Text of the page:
As we near Halloween, the number of new horror films on circuit has shot up. Today, out of 5 new releases, 3 can be classified as horrors in some form or another.
Tim Burton’s macabre live-action short from the 1980s gets a feature-length remake, and is given the stop-motion animation treatment. This dark family comedy centres on a young boy, Victor Frankenstein, who refuses to accept the death of his beloved dog Sparky. Harnessing the power of science, Victor brings Sparky back from the dead, but his suburban community isn’t accepting of the new “monstrous” pooch. Shot in black and white and screening in 3D.
With its “Boy and his Best friend” subject matter, Frankenweenie is my hands-down pick of the week. Although the film didn’t set the US box office alight, it has racked up a very strong aggregated review score of 89% Fresh on Rotten Tomatoes. Apparently it’s a touching tale made with noticeable love and attention to detail. Referencing classic horror movies and his own filmography, it’s Burton’s most likeable film in years. Can’t escape the sense it’s a padded short film though.
If you love trash cinema you’ll no doubt be excited for this sequel to the 2010 comedy horror remake. This time the prehistoric beasties escape the lake where they first caused carnage, and pop up instead at a sleazy water park. Expect plenty of blood, boob and an even greater amount of (deliberate) stupidity. With cameo appearances by Ving Rhames, David Hasselhoff, Gary Busey and Christopher Lloyd.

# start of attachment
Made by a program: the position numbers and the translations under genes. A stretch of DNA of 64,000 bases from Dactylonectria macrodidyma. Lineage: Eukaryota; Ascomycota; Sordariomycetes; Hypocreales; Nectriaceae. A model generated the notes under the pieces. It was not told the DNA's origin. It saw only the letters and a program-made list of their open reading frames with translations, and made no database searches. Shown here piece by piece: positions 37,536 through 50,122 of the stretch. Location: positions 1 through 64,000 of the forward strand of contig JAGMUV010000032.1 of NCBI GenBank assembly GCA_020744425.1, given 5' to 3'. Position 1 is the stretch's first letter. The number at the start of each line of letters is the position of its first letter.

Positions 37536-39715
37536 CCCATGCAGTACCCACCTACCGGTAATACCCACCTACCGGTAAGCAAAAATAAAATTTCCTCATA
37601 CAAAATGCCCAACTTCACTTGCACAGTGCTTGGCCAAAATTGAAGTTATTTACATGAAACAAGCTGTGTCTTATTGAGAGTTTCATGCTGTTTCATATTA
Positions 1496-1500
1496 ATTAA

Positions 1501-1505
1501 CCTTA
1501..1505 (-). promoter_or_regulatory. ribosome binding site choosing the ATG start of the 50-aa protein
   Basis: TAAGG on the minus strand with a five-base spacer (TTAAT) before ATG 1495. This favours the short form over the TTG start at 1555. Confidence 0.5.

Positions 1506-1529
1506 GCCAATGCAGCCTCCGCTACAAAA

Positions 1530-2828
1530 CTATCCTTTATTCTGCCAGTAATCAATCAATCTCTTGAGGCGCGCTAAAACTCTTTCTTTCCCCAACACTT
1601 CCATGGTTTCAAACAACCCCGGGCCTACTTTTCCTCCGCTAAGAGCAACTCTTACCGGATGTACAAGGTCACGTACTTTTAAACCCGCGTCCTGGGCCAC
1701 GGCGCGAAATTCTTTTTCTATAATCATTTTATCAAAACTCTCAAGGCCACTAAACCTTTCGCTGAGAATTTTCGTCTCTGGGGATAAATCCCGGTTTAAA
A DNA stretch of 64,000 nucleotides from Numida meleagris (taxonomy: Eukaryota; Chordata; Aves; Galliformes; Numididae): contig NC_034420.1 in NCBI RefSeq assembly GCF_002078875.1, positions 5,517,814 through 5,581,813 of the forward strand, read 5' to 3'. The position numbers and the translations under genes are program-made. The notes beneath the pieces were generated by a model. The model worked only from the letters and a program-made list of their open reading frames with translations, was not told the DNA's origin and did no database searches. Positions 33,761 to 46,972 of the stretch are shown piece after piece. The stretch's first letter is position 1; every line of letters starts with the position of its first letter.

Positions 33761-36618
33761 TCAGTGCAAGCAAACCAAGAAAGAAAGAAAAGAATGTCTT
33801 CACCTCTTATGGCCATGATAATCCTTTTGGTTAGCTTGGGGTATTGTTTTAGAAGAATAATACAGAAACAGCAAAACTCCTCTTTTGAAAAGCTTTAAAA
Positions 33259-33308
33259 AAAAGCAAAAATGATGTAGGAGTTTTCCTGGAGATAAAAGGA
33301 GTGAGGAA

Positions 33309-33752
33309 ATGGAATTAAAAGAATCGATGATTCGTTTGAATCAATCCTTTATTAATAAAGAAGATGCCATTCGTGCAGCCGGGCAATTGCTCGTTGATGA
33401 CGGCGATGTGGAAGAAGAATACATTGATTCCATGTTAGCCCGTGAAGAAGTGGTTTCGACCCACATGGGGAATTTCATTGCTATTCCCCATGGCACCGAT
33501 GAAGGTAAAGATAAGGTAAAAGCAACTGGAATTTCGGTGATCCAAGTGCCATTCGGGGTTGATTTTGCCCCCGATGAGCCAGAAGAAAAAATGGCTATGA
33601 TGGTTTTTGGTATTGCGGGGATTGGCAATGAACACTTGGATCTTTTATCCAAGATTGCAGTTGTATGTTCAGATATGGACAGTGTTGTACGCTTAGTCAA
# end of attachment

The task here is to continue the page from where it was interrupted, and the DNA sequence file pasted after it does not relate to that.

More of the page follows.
The big question is whether you’re willing to pay inflated 3D ticket prices to see Piranha 3DD on the big screen? Judging by overseas reviews, it’s not worth it. Even those who enjoyed Piranha 3D have sunk their fangs into its sequel – which apparently is all-round sloppy, strains to appear ridiculous and is just plain not fun.
Jewish flavour – instead of the usual Catholicism – gets injected into this latest effort in the exorcism sub-genre. Supposedly based on a true story, this supernatural thriller stars Jeffrey Dean Morgan and Kyra Sedgwick as the parents of a young girl who undergoes drastic changes when she buys a demon-inhabited dybbuk box. Only the local Hasidic community can help.
The Possession apparently starts off strongly with good atmosphere, but ends up overblown and silly. It’s well crafted and benefits from engaging performances, but there are no fresh ideas here. Just another Exorcist rip-off at the end of the day.
Looking for something a bit more light-hearted and fright-free this weekend? The Campaign teams 2 of cinema’s most popular comedians of the moment – Will Ferrell and Zach Galifianakis. The funnymen play politicians competing for a seat on Congress. Naturally the rivalry descends into absurd mud-slinging and underhanded tactics. Also with Dylan McDermott, Jason Sudeikis, John Lithgow and Dan Aykroyd.
You won’t be watching The Campaign for its piercing insight and wit. It’s not afraid to be over-the-top, crude and childish. In other words, if you like the usual broad, silly work of Ferrell and Galifianakis, you should have a good laugh.
Those hungry for grounded film entertainment – or maybe considering a movie outing with their mom – should have a look at romantic comedy drama Hope Springs. Meryl Streep and Tommy Lee Jones star as an older couple struggling to reignite the spark of intimacy in their decades-long marriage. Steve Carell is their marriage counsellor.
Obviously the drawcard here is the talented cast. The convincing on-screen chemistry of Streep, Jones and Carell makes the otherwise hit-and-miss film worthwhile, but beware! With its focus on painful relationship truths, Hope Springs is not necessarily an easy film to watch.
Last Updated: October 26, 2012